Jags choke, Colts close in on another AFC South crown

Here are five quick-hit observations on the AFC South following the Jaguars’ 20-17 overtime loss to the Redskins and the Colts’ 31-26 win over the Raiders on Sunday.

1. How the South can be won.
If the Colts beat the Titans next Sunday, they’ll have 10 wins on the season. If the Jaguars beat the Texans next Sunday, they’ll have nine wins. Quick math tells me that the Colts would therefore have more victories than the Jaguars and they would win the AFC South. So the mission is simple for the Colts next week: Just win baby. If the Colts lose to the Titans and the Jaguars beat the Texans, they they’d both finish at 9-7 and Jacksonville would win the South because they would have the better division record (4-2). But none of this matters because Peyton Manning isn’t losing at home next week to a team that has nothing to play for. Sorry Jacksonville, but you screwed the pooch last week when you could have won the division then.

2. What a horrendous effort by the Jaguars against the Redskins.
I know Maurice Jones-Drew is Jacksonville’s best player and essentially their entire offense, but seriously? That’s the best you got, Jaguars? Your season is on the line and you can’t muster a win at home against the Redskins? Unreal. Washington went four-of-15 on third down and still won. Jacksonville committed seven penalties for 66 yards, had punts bounce off their own players and turned the ball over twice. The second interception couldn’t have come at a worse time, as David Garrard was picked off on the Jags’ first offensive possession in overtime. The interception put the Skins in field goal position and they eventually won when Graham Gano hit a 31-yarder. The Jags were able to rack up 336 yards on Washington’s miserable defense, but they reached the red zone just twice and failed to score once. Just a bad, bad day all the way around for the men in teal.

3. The Colts’ run defense steps up.
For the second week in a row, the Colts held a quality running team in check. Oakland managed just 80 yards on the ground and even though they made things interesting throughout, Indy was able to come away with a victory. They also managed to stave off disaster when Jacoby Ford returned the opening kickoff 99 yards for a touchdown. The Colts couldn’t have asked for a worse start, but they settled in and Manning eventually started to pick the Raiders apart. The Colts even ran the ball for more than 150 yards in consecutive games for the first time since 2006.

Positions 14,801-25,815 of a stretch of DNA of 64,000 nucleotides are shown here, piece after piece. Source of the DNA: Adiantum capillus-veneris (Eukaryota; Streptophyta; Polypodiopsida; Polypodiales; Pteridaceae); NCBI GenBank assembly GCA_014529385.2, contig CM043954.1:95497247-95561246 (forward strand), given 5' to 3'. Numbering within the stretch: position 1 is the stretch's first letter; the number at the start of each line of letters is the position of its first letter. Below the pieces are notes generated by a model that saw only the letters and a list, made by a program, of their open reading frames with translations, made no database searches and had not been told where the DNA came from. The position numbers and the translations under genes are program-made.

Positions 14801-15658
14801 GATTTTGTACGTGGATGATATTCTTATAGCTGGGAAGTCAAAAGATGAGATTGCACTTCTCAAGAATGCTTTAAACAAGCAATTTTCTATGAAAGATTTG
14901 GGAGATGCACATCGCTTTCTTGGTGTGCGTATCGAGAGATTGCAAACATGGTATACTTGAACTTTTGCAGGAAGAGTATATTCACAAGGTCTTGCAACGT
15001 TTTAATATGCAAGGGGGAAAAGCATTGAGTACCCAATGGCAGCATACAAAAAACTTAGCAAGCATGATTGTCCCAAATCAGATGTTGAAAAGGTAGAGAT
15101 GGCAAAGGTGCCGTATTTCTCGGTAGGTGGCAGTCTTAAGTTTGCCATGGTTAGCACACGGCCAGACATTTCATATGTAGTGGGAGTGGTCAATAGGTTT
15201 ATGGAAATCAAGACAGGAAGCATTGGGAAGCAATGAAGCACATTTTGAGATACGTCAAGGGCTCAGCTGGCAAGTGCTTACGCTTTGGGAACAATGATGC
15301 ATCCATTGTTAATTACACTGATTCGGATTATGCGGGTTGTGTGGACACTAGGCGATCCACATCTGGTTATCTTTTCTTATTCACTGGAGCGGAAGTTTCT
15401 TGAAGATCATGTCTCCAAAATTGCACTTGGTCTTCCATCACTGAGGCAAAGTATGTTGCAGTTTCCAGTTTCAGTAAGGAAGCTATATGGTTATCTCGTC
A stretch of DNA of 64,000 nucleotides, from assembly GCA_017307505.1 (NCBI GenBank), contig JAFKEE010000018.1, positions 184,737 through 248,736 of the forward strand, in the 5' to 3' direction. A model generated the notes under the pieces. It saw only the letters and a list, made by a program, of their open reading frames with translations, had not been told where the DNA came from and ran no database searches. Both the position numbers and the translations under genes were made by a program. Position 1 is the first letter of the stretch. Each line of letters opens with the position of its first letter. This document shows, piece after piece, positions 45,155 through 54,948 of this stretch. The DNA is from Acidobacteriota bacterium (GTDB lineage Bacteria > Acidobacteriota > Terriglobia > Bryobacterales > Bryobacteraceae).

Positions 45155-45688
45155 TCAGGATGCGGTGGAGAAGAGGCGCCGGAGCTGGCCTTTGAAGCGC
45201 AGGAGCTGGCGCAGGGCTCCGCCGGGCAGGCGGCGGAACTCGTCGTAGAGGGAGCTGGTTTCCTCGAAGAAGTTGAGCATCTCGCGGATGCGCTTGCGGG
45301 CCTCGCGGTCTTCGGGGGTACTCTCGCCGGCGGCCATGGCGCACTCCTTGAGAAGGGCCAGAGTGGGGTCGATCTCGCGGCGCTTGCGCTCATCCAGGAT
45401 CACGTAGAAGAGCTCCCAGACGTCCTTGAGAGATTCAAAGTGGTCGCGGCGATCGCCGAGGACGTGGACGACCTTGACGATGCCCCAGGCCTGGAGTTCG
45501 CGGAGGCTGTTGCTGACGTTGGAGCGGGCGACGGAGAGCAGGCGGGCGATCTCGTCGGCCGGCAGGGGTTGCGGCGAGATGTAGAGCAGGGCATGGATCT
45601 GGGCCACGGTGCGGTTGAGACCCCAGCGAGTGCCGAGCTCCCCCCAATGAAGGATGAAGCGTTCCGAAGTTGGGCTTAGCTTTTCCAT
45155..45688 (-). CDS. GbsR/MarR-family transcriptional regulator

4. Jim Caldwell – the onsides kick killer.
Last week in Indy’s game against the Jaguars, Caldwell called a timeout right before a Jacksonville onsides kick attempt and Tyjuan Hagler wound up recovering the kick and returning it for a touchdown. On Sunday, Caldwell again called a timeout right before an onsides kick attempt and the Colts managed to recover the ball sans touchdown. Instead of icing kickers on field goal attempts, Caldwell has figured out a way to ice kickers on onside kick tries.

5. The Jaguars needed to have better offensive production.
Not to beat a dead horse, but how do the Jags only manage to score 17 points against a decimated Washington defense? Not having MJD really hurt, I get that. But Garrard’s two interceptions were killers and Josh Scobee missed two field goals that could have had a huge impact on the game. Garrard didn’t have a running game to work with and he did manage to complete 22-of-38 passes for 299 yards and a touchdown. But his two picks proved to be the difference in the game, as the Redskins turned his first interception into a touchdown and subsequently, a 10-0 lead. It’s just flabbergasting that a team with so much on the line could come up so short on the offensive side of the ball,

Follow the Scores Report editors on Twitter @clevelandteams and @bullzeyedotcom.

Related Posts

Leave a Reply

XHTML: You can use these tags: <a href="" title=""> <abbr title=""> <acronym title=""> <b> <blockquote cite=""> <cite> <code> <del datetime=""> <em> <i> <q cite=""> <s> <strike> <strong>